But more importantly, as a human being, I cannot stomach what is going on over there. It makes me sick and ashamed.
I want it to be different.
What goes on over there happens in a lot of places all over the world. But for Jews, with a collective memory of the Holocaust, to subject the Palestinians to a lot of what we were subjected to in Eastern Europe makes me sick.
I wanted to collect my thoughts in one place and put them down on paper, in this case a computer screen. I also want to raise awareness.
This is a list of what I object to:
1. The humanitarian impact of Israeli measures in Occupied Palestinian Terroritory (OPT)
Under international law, Israel must ensure that persons under its jurisdiction enjoy the fulfilment of their human rights, including the right to housing, health, education, and water. UNRWA calls on Israel to respect its legal obligations.
2. The Separation Wall
MR. NETANYAHU TEAR DOWN THIS WALL!!!!!!!
Israel states that this wall is necessary in order to protect it, to prevent the access to Israel by Palestinian suicide bombers. Building a wall around "Israel" is reminiscent of the East Berlin Wall. It impedes access to education and healthcare for the Palestinian people and healthcare workers. Besides, it is downright fucking humiliating and degrading. It separates Palestinian families.
The UN International Court of Justice has ruled that Israel's barrier is illegal and that it violates International Law. The court said it should be torn down. But Israel has ignored this ruling and the Separation Wall stands.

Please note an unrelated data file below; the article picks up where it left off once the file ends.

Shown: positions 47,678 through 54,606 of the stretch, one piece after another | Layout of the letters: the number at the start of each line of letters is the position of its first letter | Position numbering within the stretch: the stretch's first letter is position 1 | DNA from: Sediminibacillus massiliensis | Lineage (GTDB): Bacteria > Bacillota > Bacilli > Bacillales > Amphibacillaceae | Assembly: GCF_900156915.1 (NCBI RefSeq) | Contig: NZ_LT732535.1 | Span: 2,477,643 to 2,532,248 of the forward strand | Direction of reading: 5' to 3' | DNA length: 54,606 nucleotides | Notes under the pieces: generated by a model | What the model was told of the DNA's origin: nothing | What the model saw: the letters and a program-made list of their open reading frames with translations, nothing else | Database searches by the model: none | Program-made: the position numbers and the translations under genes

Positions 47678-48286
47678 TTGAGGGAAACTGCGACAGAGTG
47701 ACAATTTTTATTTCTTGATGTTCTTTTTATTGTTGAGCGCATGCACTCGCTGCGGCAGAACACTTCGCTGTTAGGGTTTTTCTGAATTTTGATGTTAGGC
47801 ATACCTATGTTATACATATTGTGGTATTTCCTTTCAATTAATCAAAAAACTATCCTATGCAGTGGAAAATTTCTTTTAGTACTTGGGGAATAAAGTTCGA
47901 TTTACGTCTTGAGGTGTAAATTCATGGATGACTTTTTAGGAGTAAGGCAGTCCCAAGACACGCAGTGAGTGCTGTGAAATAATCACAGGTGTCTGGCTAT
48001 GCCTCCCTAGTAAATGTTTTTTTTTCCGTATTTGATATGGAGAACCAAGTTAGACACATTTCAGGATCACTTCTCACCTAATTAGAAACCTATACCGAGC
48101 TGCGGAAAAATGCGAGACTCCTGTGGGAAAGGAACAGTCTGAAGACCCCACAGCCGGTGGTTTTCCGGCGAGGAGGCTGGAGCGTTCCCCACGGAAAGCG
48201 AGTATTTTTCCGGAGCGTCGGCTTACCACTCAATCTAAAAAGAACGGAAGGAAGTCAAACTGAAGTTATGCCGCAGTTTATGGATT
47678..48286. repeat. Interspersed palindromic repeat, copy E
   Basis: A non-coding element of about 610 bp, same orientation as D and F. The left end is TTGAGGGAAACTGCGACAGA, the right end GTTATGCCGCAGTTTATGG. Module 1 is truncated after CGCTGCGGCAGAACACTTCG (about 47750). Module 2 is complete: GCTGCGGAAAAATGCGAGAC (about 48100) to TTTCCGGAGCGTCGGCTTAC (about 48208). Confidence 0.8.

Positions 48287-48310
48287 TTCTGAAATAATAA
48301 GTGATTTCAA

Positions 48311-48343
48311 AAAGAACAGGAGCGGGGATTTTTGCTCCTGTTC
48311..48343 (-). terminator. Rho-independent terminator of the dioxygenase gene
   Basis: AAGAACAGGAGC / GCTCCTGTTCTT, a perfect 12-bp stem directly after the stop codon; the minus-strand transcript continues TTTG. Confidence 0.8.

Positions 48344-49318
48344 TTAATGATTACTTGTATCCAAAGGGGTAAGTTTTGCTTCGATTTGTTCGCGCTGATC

3. Illegal Settlement Building
It is prohibited under international law for Israel (or any other country) to transfer its citizens to occupied terrority. But Israel continues to allow "settlers" to build and expand in occupied terrority. Extreme settlers engage in violence against Palestinians in a measure called "price tags." On the rare occasion when the Israeli government rules against the settlers, they take revenge and retaliate against Palestinians. There is also a price tag on Palestinian violence in the form of mosque burning, destruction of Palestinian agriculture and animals, burning of olive groves, physical assaults, vandalism of wells and property, and on and on. One hateful price tag occurs when settlers (who are usually on hilltops) open their sewage and allow it to pour down on to Palestinian towns and into Palestinian fields. And no, it doesn't fertilize the fields, it destroys them.
4. The status of East Jerusalem
To include planning and zoning restrictions, house demolitions and displacements, residency status problems, etc.
5. Annexation and Land Confiscation
To include declaring Palestinian owned land as a closed military zone. This is the only declaration Israel legally can use to appropriate Palestinian land under international law and they take full advantage (mis-use) of it.